Helen didn’t immediately go into an apprenticeship, instead working in hospitality for a few years. But she knew she wanted something different.

“I was a chef for three years, but I always enjoyed maths at school and was keen on my own personal finances so thought I’d investigate finance jobs. When I saw the advert on RSM’s website it made me want to pursue accountancy. I’m currently completing the Level 4 Apprenticeship and all being well will start the Level 7 in September. Once I have finished my training, I will be a fully chartered accountant, which is fantastic.”

She highly recommends doing your DofE as part of your apprenticeship.

“It allows you to build confidence in yourself. Once you’ve achieved your Award, not only will you have done something very challenging. You will have done it while working a full-time job which is also an apprenticeship so involves studying. That gives you a lot of confidence in your own ability. It also helps you build your multitasking skills and self-discipline and looks brilliant on your CV.”


“I went to uni for a semester but realised it wasn’t for me. I looked into apprenticeships and it’s all been uphill since then.”

Josh wasn’t sure what he wanted to do after school, and found his apprenticeship at UK Power Networks after going to university for a semester… Now he knows he’s in the right place.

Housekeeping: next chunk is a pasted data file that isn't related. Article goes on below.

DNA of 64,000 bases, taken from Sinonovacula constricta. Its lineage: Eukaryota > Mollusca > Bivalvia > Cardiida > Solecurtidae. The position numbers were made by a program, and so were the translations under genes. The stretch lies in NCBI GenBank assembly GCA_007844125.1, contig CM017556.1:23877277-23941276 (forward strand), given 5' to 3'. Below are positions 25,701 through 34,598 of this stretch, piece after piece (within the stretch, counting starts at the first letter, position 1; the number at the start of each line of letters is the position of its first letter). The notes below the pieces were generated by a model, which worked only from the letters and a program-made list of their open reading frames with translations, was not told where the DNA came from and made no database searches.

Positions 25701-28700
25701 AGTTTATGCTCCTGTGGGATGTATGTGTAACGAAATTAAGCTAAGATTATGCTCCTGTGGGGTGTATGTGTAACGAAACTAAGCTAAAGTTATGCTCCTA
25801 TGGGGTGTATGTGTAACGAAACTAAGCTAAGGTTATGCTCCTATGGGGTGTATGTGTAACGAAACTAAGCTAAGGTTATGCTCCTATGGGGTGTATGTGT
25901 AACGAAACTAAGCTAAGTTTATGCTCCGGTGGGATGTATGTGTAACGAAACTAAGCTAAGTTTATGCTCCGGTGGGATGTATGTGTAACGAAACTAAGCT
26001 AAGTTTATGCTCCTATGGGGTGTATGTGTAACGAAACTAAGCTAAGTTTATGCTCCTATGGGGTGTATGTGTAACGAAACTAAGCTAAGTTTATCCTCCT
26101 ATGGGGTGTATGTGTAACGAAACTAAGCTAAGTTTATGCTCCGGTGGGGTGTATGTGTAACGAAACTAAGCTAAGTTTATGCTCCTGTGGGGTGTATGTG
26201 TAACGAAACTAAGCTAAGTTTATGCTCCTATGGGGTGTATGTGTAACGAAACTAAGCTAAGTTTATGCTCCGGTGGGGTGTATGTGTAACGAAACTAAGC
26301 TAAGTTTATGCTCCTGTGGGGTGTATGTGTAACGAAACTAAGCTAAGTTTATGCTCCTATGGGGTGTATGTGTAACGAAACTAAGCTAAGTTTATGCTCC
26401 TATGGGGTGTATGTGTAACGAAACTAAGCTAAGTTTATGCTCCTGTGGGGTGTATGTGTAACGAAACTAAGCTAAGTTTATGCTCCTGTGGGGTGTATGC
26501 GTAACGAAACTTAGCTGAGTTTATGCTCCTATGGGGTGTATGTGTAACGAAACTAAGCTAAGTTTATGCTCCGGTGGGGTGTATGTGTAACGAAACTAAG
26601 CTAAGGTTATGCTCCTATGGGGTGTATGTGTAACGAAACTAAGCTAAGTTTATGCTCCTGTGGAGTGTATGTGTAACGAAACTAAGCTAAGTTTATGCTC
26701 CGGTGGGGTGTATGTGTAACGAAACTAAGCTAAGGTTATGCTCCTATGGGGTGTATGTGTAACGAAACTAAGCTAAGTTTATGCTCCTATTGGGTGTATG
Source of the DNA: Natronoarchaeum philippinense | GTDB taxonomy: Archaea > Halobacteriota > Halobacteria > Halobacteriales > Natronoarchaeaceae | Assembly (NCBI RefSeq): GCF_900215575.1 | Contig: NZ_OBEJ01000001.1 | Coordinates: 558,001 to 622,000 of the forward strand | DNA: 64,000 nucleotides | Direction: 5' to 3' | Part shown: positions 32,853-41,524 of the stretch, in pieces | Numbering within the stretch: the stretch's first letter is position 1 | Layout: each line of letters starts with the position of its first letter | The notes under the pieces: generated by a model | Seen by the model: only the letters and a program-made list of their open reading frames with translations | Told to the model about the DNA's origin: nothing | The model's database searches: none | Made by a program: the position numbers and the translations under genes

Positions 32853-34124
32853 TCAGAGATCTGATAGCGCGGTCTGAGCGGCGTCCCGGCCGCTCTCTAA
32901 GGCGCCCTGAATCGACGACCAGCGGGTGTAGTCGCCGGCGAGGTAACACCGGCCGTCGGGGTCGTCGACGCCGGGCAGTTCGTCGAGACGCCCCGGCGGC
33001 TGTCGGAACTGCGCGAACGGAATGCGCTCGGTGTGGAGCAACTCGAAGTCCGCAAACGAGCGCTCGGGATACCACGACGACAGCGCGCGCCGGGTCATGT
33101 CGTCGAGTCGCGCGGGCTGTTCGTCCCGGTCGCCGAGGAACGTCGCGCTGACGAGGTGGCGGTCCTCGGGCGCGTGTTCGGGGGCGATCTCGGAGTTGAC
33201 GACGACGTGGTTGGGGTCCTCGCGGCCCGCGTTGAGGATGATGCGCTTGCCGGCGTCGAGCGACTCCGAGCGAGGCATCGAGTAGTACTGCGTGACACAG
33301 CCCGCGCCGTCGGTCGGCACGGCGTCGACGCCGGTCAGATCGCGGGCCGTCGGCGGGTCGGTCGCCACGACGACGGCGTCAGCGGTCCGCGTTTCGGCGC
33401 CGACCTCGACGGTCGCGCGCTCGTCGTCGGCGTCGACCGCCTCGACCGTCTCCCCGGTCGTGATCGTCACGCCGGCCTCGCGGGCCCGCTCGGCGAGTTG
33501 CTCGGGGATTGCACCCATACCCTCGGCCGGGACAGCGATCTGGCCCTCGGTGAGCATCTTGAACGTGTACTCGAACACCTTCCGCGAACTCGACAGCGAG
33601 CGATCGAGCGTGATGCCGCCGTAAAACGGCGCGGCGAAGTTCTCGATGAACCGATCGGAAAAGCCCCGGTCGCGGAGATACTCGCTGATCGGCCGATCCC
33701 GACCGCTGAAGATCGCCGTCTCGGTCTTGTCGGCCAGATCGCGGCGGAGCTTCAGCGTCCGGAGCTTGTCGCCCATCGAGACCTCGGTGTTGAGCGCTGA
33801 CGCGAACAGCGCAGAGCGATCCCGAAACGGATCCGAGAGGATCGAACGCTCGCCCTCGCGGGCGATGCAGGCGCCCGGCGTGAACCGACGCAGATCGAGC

“I went to college and completed my A levels. I thought I might like to be a lawyer, so went to university. However, it wasn’t for me, and I left after the first semester and began exploring apprenticeship opportunities. I researched the UK Power Networks Apprenticeship and it seemed like a great opportunity. It’s all been uphill since then!

“I’m currently in my third and final year of the cable jointer apprenticeship. Once I’ve completed the training, I will be a qualified cable jointer, and, on the way, I will get a City and Guilds electrical engineering certificate. The great thing about the apprenticeship is the opportunity to get more qualifications which my company will fund. So, you don’t have to stop studying and learning when you finish the apprenticeship programme.”